Mobile & Tech

Mobile Technology Leads the Way for Better Service

Many service techs are equipped with smartphones and iPads to get their innately mobile jobs done, but at some organizations, there isn’t complete mobility buy-in from the C-suite. That will have to change, as 70 percent of mobile workers will use a tablet or hybrid device that has tablet-like characteristics, according to Gartner. It’s clear that mobile streamlines the operations process, allows techs to be more productive, improves customer satisfaction and boosts business performance.

Customers want faster service and mobile is one way to reduce fix-it time while making more on-site visits due to a streamlined process for sending techs to homes. According to the Aberdeen report, three in four organizations feel pressured to make mobility a priority because of customer demand for improved service, whereas half say the reason is an increased volume of service requests and increased market competition.

The Value of Mobile Techs

When field techs are mobile savvy, they have instant access to practical instructions for fixes and customer information about their next site visit. Mobile creates a streamlined process by eliminating the need for an operator that directs field techs to their next job, instead relying on apps to send a tech to his next visit within seconds of completing a job.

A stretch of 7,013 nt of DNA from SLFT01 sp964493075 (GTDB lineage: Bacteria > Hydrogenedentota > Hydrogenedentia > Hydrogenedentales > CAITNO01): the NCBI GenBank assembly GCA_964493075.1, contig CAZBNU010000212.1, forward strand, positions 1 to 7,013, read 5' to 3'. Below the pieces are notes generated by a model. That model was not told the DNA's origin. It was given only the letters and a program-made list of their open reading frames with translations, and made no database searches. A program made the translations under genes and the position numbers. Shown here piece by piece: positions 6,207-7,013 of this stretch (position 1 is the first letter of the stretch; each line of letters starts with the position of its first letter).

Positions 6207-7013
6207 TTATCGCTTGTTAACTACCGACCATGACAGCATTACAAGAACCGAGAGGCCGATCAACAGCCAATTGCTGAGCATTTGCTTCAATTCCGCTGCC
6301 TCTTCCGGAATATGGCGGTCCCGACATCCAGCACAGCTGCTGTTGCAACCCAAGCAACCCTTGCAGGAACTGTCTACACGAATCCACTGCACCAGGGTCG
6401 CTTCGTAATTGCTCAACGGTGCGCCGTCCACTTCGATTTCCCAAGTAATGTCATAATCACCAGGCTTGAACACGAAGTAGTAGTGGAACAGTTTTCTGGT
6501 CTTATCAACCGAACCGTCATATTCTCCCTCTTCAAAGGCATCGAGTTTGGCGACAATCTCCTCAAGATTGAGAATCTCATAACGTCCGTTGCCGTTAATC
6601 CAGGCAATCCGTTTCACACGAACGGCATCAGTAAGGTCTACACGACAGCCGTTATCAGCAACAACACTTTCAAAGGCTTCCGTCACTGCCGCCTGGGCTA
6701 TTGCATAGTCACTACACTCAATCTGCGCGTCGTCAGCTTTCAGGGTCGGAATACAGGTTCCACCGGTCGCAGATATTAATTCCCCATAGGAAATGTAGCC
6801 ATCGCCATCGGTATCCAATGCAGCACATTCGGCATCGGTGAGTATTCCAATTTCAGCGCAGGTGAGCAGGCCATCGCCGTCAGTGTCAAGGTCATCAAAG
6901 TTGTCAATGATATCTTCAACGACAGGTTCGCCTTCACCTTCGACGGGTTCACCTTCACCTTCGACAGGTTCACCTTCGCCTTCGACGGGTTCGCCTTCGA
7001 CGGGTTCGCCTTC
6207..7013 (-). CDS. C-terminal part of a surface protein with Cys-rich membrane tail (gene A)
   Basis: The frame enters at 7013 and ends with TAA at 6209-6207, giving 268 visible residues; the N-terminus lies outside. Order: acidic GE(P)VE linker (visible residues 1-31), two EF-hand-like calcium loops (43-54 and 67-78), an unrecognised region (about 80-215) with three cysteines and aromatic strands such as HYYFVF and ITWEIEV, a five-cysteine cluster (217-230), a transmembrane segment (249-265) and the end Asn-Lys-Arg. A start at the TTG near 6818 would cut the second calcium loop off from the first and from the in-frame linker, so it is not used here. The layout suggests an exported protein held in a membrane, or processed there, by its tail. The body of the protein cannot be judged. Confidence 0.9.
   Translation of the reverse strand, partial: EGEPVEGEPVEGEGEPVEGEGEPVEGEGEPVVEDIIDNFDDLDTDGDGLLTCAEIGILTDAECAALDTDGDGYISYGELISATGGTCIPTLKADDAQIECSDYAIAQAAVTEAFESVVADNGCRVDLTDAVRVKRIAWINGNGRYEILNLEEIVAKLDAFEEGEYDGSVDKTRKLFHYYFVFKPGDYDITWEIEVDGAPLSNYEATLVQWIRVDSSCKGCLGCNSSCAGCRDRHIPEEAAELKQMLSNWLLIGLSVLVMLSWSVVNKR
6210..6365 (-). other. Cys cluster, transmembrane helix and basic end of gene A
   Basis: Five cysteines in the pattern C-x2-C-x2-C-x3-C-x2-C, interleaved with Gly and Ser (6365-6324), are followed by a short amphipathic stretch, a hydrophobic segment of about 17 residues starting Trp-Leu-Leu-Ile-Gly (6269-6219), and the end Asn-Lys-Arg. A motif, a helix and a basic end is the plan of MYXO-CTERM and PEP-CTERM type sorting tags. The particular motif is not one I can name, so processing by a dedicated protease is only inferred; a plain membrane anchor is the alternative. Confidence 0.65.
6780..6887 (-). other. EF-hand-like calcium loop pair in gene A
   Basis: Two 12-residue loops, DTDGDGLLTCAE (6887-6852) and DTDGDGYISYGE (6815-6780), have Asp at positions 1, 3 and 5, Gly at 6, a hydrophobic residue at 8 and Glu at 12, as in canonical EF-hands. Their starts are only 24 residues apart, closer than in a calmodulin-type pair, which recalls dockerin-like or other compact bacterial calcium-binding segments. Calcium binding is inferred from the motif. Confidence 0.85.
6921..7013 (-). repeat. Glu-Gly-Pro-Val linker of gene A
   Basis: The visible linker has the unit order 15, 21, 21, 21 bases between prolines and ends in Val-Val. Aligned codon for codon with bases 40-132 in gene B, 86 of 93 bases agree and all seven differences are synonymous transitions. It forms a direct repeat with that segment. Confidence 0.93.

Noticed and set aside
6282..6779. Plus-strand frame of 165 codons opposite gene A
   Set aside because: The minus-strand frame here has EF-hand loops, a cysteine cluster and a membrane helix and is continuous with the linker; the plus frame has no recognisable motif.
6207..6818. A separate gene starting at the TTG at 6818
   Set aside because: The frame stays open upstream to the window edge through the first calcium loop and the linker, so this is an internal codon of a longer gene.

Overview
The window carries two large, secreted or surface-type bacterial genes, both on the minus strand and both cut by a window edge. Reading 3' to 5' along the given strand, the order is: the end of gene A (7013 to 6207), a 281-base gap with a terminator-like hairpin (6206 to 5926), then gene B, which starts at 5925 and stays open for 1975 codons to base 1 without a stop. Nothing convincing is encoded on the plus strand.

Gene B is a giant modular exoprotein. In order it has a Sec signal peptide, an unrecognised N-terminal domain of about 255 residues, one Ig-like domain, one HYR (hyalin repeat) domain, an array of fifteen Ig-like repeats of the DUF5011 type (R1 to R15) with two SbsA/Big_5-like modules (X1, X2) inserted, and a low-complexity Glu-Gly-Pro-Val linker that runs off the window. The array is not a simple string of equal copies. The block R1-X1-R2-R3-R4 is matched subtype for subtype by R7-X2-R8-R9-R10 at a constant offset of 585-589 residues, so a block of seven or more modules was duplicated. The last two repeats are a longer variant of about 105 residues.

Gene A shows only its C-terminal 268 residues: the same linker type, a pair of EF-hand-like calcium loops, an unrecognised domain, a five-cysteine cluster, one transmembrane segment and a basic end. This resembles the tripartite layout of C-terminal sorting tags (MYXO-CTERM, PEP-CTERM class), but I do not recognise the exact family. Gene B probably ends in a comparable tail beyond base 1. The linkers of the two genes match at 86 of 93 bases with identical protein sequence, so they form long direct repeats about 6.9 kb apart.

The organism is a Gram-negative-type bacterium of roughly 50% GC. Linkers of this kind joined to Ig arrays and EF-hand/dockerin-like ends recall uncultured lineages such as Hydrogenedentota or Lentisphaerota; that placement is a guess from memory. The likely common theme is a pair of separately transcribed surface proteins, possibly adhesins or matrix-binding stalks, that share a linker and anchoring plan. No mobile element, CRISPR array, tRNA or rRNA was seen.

“For example, a quick look at service history on a mobile phone can inform a technician in route that the customer has called the helpdesk multiple times complaining of a product/equipment failure,” writes Aly Pinder Jr., senior research analyst at Aberdeen and author of the report. “This is invaluable information that can help the technician approach the customer with a bit more care; insight that wouldn’t be available in route if the technician was tethered to a static paper schedule.”

Just as organizations are concerned with the aging workforce — the average field service tech is 32 years old — they see their technologies and processes becoming obsolete, demanding that they be replaced with flashier technology. Once the new mobile devices are in techs’ hands, they need to use them to their greatest ability. The top ways that organizations are doing so is by improving data integration between the field and office, providing real-time information and leveraging a company-wide mobile strategy, according to the report.

Service organizations that leverage mobility the best see more techs performing jobs rather than spending time in transit, improved employee satisfaction and an increase in service contracts renewed. To make mobile strategy a core business goal, organizations must get the buy-in of the C-suite and the front-line techs to reap the value of data integration and a streamlined process.

 

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